Diagnostic Procedures

The following procedures are used to test for hearing loss and to diagnose or rule out certain possible underlying causes of hearing loss:

  • Audiometry. This is the most commonly used hearing test. The first part measures how well you can hear sounds conducted through the air and indicates the condition of your overall hearing. The test is usually administered in a soundproof room using a machine called an audiometer. Through headphones, you listen to a series of sound tones that range from high to low, one tone at a time. Each tone begins at an easily audible sound level. You indicate with a prearranged signal when you hear the tone. The sound level decreases gradually until you are no longer able to hear the tone; this point is your hearing threshold for that frequency. The second part of the test measures how well you can hear sounds conducted through your head and indicates whether your hearing loss is conductive or sensorineural (see page 397). The procedure is the same as for the first part of the test, but this time you wear special vibrating headphones. Next you are tested for words to establish the lowest threshold at which you can hear two-syllable words (called your speech-reception threshold) and to determine the percentage of one-syllable words you can repeat back correctly (called speech discrimination).Your hearing thresholds for all parts of the test are recorded on a graph called an audiogram.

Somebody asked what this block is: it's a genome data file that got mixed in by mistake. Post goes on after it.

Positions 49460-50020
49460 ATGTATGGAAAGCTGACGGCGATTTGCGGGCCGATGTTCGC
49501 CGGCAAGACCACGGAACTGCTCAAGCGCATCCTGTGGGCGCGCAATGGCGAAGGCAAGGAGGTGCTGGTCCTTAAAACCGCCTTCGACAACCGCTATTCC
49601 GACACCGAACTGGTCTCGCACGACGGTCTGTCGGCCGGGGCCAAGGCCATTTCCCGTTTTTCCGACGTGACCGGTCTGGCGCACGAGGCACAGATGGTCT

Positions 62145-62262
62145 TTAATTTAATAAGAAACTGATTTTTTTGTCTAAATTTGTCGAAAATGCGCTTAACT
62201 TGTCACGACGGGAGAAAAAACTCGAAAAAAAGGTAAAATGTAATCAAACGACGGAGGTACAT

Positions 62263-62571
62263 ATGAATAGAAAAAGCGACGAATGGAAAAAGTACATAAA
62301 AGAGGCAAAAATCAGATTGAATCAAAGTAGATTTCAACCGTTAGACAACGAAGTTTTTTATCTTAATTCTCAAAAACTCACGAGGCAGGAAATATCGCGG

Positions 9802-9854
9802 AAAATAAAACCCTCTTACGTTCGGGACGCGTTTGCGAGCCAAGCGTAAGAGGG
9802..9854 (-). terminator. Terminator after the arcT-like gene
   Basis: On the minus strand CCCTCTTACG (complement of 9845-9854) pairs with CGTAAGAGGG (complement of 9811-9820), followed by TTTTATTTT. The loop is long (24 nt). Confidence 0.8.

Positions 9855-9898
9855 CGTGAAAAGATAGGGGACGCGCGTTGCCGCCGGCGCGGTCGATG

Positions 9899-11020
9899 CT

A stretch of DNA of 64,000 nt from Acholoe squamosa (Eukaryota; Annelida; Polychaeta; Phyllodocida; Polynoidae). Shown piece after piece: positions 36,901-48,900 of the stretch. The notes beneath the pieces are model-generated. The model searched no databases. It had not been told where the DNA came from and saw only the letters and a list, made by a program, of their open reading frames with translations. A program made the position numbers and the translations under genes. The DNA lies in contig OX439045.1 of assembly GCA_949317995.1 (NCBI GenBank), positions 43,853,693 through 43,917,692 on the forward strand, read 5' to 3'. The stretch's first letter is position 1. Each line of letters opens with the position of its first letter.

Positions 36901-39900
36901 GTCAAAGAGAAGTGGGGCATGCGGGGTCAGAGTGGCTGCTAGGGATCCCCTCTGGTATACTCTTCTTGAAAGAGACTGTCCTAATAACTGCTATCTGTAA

• Impedance audiometry. This hearing test measures how well your eardrums reflect sound waves. During the test, a probe that is covered with soundproof material is placed into your outer ear canal, sealing off the entrance to both sound and outside air pressure. The probe then transmits a continuous sound as air is pumped into the ear canal through the probe at various pressure levels (from low to high), and a microphone in the probe measures reflected sound waves. These reflections are recorded on a graph called a tym-panogram. This test is used to detect fluid in the middle ear, a perforated eardrum, and disorders of the three tiny sound-conducting bones (the malleus or hammer, the incus or anvil, and the stapes or stirrup) of the middle ear.
  • Auditory evoked response testing (also called auditory brain stem response testing). This computerized hearing test is used to measure the electrical activity of the vestibulocochlear nerve by determining how long it takes nerve impulses traveling along the nerve to reach the brain stem. During the test, electrodes are placed on your scalp to analyze your brain's response to sound stimulation produced by an audiometer. This test is sometimes used to rule 405

out an acoustic neuroma (a noncancerous tumor in the ear canal). Ears

• Electrocochleography. This hearing test measures the electrical activity of the sensory hair cells in the inner ear in response to sound waves. During the test, the eardrum is anesthetized and a very fine needle is passed through the eardrum until it is very near the sensory hair cells. Sound tones of varying frequency (low to high) and loudness are then transmitted into the ear through headphones, while the needle detects the electrical activity of the sensory hair cells. The electrical activity is recorded on a graph called an electro-cochleogram. This test is sometimes used to diagnose Meniere's disease (see page 402).

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